JOSH ANDERSON:  When I saw you present on this, you talk about that little key cards.  I cannot remember the name of that at all, but can you tell our listeners about those?

DR. MICHAEL STROUSE: Thank you for reminding me of that. It’s my passion right now actually. We developed lots of help for people to make complicated things simple.  We’ve created a card that’s an NFC card, which is near field communication. The program is called FYI.  Here’s the thing.  Our vision of the neighbor network is we want to be there to provide support at the moment in place of need.  That’s our vision.  With FYI, our new technology, the goal is to provide information in text or video support at the moment of need.  

Think about this, and I know providers go through this all the time.  You hire staff, and you provide two weeks of training, and you just hope they can remember it when they need to remember.  But we all know that they don’t.  The same goes with clients that we serve or seniors we serve.  They can’t keep all the information in their head for every possibility that they need.  What they need is exactly the information they need at the moment and time that they need it.  

So the FYI card basically works like Google pay or Apple pay.  We designed this system we can take a phone or a tablet that uses NFC, and all you do is you put the tablet or the phone over the NFC card.  Think of it like a business card.  It does whatever the card says it’s supposed to do.  So you don’t have to know how to do an app, you don’t have to know how to navigate to some client information management. Here’s how it would work.  Let’s say you had an FYI card that said Fred’s parents’ emergency number.  You put that by the house phone.  If the staff needed to call Fred’s home number, or if the client needed to call his home number, you put the phone over it, and the number pops right up.  You don’t have to go to an app.  You don’t have to push a button.  You don’t have to do anything.  Just like Apple pay, you hover the phone over it and it does whatever. 

Think for example, let’s say someone had a peanut allergy or they had some dietary restrictions.  We would make an FYI card that looks like a business card that would say Fred’s dietary restrictions.  We put it up on the refrigerator.  Several staff go to that person’s life, so it’s important that they know that he has a peanut allergy.  They would go up to the thing, and when they are cooking dinner, they put the phone over it and it would say here are the following dietary restrictions for Fred.  It gave them the information exactly when it was needed and where it was needed, so they didn’t have to navigate.  It was like a Harry Potter watch to put over it and they got information.  It almost look like a magnifying glass.  You put it over and it tells you what you want to see. You don’t have navigate, you don’t have to do anything.  It just comes up.

It will also bring a video. Let’s say a client wanted to have a cookbook, and it would have a picture of oatmeal on its.  You put phone over it, and it would take you to a video on how to cook oatmeal.  Or if you are in a job, a supported employment job, and you need to know how to clean a room.  You put it over there and it would give you the instructions on how to clean that room. It’s all designed to either give you text, a video, or do a home automation with just one movement, and that is putting the phone over it.  It requires no other thing.  I think the transformational thing about this technology is that it makes things that otherwise would be too complicated for somebody to do, just simpler.  It allows them to sell direct their life or allows an employee to get the information on what they need to do.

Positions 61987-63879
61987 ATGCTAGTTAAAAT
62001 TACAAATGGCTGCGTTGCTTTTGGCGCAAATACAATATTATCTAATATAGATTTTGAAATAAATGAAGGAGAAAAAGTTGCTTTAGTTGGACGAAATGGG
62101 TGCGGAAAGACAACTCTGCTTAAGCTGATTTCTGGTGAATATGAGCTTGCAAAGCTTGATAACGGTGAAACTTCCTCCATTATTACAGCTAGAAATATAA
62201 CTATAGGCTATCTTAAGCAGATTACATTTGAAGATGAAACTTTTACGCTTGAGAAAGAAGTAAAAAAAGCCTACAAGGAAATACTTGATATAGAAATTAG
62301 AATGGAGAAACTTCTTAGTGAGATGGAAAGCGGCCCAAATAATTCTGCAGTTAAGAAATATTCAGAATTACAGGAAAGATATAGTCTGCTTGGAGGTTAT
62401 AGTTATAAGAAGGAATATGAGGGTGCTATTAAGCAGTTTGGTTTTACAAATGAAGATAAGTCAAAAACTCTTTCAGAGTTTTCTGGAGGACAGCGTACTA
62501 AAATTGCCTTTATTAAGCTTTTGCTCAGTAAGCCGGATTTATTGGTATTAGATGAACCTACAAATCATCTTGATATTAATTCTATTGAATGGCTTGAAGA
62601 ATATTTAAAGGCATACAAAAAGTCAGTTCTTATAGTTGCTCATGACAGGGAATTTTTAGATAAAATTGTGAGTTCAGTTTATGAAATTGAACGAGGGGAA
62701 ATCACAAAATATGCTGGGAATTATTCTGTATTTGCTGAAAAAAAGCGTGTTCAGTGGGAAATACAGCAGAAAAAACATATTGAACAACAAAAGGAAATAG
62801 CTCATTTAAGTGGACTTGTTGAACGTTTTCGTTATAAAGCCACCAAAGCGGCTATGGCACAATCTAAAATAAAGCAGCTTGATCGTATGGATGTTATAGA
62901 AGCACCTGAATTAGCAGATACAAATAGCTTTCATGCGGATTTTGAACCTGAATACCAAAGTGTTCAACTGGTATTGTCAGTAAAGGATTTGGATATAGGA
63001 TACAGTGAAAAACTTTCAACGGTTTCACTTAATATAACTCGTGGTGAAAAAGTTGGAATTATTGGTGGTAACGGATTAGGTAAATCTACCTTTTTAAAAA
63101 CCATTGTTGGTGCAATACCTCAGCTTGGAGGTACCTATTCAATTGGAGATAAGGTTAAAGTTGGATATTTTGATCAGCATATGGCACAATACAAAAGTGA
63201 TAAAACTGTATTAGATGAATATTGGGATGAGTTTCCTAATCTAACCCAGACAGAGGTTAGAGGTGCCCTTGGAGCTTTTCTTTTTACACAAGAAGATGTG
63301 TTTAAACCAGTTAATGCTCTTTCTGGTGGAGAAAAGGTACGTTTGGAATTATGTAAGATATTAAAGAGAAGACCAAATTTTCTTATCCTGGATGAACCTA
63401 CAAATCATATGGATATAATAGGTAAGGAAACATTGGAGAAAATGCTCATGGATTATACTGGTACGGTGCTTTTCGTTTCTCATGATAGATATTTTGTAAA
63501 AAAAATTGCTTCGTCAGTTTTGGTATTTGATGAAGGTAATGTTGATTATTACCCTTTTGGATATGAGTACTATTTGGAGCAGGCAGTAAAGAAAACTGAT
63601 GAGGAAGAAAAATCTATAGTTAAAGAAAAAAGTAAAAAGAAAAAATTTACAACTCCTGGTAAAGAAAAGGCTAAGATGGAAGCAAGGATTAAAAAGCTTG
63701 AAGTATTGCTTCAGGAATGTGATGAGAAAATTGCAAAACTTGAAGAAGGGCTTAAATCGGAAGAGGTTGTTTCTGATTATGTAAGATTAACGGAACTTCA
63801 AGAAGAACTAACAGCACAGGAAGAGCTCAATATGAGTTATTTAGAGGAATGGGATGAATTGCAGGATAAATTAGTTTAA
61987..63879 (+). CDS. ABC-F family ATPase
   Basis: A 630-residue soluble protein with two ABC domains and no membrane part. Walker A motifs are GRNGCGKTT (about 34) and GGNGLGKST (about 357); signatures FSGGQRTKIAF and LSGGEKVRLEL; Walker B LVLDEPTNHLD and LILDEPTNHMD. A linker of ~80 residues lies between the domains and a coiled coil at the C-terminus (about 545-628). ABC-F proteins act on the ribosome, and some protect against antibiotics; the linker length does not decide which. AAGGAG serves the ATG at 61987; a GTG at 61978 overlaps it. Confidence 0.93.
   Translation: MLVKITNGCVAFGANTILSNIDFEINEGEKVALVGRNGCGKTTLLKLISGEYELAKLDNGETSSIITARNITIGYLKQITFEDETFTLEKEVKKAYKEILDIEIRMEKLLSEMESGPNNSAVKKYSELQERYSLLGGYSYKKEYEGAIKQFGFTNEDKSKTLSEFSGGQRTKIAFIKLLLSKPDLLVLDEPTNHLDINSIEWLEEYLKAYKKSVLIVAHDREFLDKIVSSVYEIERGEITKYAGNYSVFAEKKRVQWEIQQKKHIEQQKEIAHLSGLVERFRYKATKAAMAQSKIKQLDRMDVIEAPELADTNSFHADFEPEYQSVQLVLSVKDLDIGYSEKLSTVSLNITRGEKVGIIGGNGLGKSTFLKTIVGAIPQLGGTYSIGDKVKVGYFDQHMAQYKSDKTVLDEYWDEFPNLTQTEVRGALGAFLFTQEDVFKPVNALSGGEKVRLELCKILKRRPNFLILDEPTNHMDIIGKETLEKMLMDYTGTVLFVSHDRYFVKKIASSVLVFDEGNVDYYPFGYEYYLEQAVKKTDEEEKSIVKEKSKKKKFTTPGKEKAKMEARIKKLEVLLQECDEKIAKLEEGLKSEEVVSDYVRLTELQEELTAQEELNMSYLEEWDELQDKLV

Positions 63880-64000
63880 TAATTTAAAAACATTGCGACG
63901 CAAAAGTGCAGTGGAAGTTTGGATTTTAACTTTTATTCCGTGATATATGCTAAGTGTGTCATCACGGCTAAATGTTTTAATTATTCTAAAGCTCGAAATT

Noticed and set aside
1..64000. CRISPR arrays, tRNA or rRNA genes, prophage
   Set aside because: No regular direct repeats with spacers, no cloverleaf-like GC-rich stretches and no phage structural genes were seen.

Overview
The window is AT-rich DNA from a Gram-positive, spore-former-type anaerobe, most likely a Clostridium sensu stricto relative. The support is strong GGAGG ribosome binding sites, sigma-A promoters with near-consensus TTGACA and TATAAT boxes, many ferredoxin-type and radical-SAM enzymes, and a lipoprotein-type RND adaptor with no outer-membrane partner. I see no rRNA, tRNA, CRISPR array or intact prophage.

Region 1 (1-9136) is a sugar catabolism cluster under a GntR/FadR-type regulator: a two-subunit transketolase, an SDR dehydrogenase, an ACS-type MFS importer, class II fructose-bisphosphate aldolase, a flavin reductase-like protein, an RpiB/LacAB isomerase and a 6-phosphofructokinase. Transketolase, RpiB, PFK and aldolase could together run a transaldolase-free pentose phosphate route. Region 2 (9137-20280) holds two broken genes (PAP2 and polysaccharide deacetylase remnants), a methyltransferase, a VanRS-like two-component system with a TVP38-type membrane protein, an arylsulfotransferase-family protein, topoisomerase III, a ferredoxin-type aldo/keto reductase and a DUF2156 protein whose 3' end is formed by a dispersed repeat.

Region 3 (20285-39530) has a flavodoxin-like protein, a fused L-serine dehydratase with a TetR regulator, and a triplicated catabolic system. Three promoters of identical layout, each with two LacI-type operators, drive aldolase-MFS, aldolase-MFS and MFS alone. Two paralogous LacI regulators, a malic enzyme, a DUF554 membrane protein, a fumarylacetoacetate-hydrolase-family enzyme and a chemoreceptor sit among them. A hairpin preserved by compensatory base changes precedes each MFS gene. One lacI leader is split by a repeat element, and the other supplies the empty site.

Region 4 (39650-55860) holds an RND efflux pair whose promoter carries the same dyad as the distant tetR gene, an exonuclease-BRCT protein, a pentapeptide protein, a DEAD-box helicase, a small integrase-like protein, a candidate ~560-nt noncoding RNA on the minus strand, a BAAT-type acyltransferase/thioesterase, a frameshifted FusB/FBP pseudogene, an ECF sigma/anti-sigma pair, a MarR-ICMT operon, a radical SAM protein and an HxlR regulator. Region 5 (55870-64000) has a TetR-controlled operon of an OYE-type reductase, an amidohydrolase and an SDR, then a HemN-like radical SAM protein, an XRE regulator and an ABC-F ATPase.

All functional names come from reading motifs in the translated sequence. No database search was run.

One last example.  We use these cards, for example, all of our vehicles have lifts, but most people don’t always remember how to use them. All of the lifts are different. There’s lots of liability around people not correctly putting people in lifts correctly and using the lifts correctly. These cards would immediately go to a video showing somebody how to use the let’s.

It’s called FYI.  I think it’s a Twitter like approach to information, to make things simple, and hopefully it’s going to allow people to have more self-direction.  One of these cards, we started our developer on, it is tied to iLink — not all of them are. This was a home automation that the card would simply be called good night.  What would happen is it would be on your side table, dresser, and when you go to bed, you would put your phone over it, and basically it makes sure that your door was locked, you’re still was off, and it would notify iLink that you’re going to bed so that we could to start our monitoring program.  That would be a lot of steps to do, but you can do it in just one step.

JOSH ANDERSON:  Not just a lot of steps to do, but a lot of things to remember.  Do I say good night, have a great night?  And if I get it wrong, I get flustered and I’m getting behind.  The next thing I know, I leave one of those things and done. That’s awesome, the way it’s integrated with it.  I’ve always been a huge fan of video modeling and using the videos to help folks be more independent, especially for the big things.  I love the way you are using the one piece, to just hover over to do these complex things and help folks gain independence and do some stuff for themselves as well.

DR. MICHAEL STROUSE: So whether it’s staff or the support people, and they can keep everything in their head, or whether it’s clients, we can do a better job of technology with making it simple.  I think we are always in this consumer world where everything is it really neat, but can you really use it and do you remember how to use it?  Every app is the same way.  We want something that makes everything that’s complicated, simple.